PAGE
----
Where did you grow up and what was your childhood like? Did you have any particular experiences/stories that shaped your adult life?
I grew up just outside of Reading, PA which was a famous town during the industrial age. The Reading Railroad is part of the game Monopoly. But like many industrial towns, it really struggled during the 70s and 80s when I was growing up. My parents were very blue-collar, non-college-educated. But they insisted on sending us to a private school they could hardly afford.
I remember the constant stress they felt about money. I think it motivated me to work hard in school, and in early jobs. But it also made me think about how to get ahead without losing yourself. And how to enjoy life and reduce stress as much as how to strive and work for more money, success, whatever.
One story I remember happened after our car broke down. I remember my parents talking about how to delay this bill, move money from their savings, maybe we wouldn’t have that one special meal my Dad liked for a few weeks. After that, my Dad asked me to join him on a ride to the auto repair shop. And after we dropped the car off, he said “All alright, let’ go.” I asked him where we were going. We didn’t have a car. He went into the trunk, pulled out a couple of fishing rods and a brown bag filled with sandwiches, and we walked to a lake not far away. I didn’t love to fish, but it relaxed my Dad and we had the best day. I don’t think we talked much either but it’s one of my favorite memories.
What is something you wish you would’ve realized earlier in your life?
The power of compounding! I started my first job when I was 12 years old. So I wish someone had told me that you can double your money every 7 years with the power of compounding interest, assuming average stock market returns.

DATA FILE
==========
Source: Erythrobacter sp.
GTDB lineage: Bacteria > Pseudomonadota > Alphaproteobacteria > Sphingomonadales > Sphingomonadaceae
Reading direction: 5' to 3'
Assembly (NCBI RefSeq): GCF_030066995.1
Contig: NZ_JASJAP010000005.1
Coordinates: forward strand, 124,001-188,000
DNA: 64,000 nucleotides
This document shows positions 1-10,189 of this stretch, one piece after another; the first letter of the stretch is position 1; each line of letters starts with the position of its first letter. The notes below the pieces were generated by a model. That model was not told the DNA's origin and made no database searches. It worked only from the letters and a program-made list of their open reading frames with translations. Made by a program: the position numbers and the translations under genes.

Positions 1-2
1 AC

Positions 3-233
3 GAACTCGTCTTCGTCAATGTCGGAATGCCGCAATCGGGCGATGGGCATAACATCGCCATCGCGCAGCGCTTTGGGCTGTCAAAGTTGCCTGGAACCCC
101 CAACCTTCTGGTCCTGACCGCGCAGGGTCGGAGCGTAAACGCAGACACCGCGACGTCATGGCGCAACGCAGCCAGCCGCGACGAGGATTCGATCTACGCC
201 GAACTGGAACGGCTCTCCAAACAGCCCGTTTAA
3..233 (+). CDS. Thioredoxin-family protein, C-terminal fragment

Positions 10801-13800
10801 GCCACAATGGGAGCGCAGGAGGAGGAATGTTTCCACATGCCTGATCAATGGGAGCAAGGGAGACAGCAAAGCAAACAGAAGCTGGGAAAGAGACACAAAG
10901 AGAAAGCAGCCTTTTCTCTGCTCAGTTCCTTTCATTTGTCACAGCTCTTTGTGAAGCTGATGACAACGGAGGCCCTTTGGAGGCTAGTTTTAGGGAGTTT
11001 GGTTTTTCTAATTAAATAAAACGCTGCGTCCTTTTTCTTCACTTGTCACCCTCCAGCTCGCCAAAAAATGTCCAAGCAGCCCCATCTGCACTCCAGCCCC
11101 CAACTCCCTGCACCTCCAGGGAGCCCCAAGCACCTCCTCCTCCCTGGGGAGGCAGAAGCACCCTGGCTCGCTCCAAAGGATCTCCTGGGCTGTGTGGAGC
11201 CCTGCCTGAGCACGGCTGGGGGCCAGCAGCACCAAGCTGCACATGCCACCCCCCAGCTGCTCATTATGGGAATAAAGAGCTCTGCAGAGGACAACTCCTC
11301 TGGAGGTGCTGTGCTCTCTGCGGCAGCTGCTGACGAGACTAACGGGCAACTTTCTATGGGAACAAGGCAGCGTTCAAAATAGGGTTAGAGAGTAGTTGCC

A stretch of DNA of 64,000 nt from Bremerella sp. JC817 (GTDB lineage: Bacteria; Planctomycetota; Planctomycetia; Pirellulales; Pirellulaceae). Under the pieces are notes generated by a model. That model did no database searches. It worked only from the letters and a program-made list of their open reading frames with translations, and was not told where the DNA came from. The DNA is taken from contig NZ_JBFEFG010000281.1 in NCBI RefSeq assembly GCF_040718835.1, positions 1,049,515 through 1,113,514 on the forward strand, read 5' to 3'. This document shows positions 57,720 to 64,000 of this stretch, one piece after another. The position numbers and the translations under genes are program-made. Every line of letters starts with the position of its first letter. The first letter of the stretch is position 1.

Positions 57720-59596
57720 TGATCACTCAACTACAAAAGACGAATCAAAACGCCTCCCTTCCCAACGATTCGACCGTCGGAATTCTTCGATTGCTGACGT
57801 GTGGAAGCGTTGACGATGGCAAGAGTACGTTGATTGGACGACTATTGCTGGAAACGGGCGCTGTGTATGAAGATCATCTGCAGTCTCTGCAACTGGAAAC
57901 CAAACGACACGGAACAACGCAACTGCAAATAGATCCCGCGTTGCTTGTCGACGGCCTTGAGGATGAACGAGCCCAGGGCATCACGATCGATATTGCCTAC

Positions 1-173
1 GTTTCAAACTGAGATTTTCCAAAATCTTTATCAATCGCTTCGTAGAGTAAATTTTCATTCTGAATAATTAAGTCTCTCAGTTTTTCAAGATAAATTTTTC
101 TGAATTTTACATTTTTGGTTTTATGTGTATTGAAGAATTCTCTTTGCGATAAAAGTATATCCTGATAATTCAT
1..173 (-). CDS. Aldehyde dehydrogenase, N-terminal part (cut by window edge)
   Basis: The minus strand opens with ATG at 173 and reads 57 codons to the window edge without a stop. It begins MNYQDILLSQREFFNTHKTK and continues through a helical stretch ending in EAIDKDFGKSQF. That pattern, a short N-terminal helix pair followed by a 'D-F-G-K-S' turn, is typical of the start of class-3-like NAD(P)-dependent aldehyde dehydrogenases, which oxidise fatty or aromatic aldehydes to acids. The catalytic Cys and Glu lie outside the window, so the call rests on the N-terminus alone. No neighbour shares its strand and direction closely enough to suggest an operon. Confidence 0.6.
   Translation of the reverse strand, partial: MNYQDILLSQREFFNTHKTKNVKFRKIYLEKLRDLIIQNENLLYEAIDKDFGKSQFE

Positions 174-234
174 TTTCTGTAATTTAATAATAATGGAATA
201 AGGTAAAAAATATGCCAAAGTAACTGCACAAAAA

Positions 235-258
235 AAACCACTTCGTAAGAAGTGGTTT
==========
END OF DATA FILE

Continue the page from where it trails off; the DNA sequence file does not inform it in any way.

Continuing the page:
I also wish I could go back and tell my younger self to eat more junk food while you still can!
What are bad recommendations you hear in your profession or area of expertise?
Most people think marketing is all ads and that business executives should talk about how awesome their company is. No one wants to listen to that. And yet that’s what most executives ask marketers to do. And so that’s what most marketing is: ads no one wants and that don’t actually work.
We try and help our clients create content people actually want to read. Marketing that helps people and positions their business as a helper and a solver of problems. Not as a sleazy sales machine trying to convince people to buy stuff they don’t need.
Tell me about one of the darker periods you’ve experienced in life. How you came out of it and what you learned from it?
The main story of Mean People Suck is about this time I got fired while living with my in-laws while building a new house with a toddler.
I don’t want to give away the whole plot, but basically, I landed on my feet, the hero saved the day, the villain ended up retiring to Florida where he belongs, and all ended well.
The lesson I learned is that helping your colleagues, focusing on customer needs, and just being a decent human being can actually save you from life’s darkest moments. It’s like the Christmas movie “It’s A Wonderful Life.” You’re never alone when you have friends who have your back.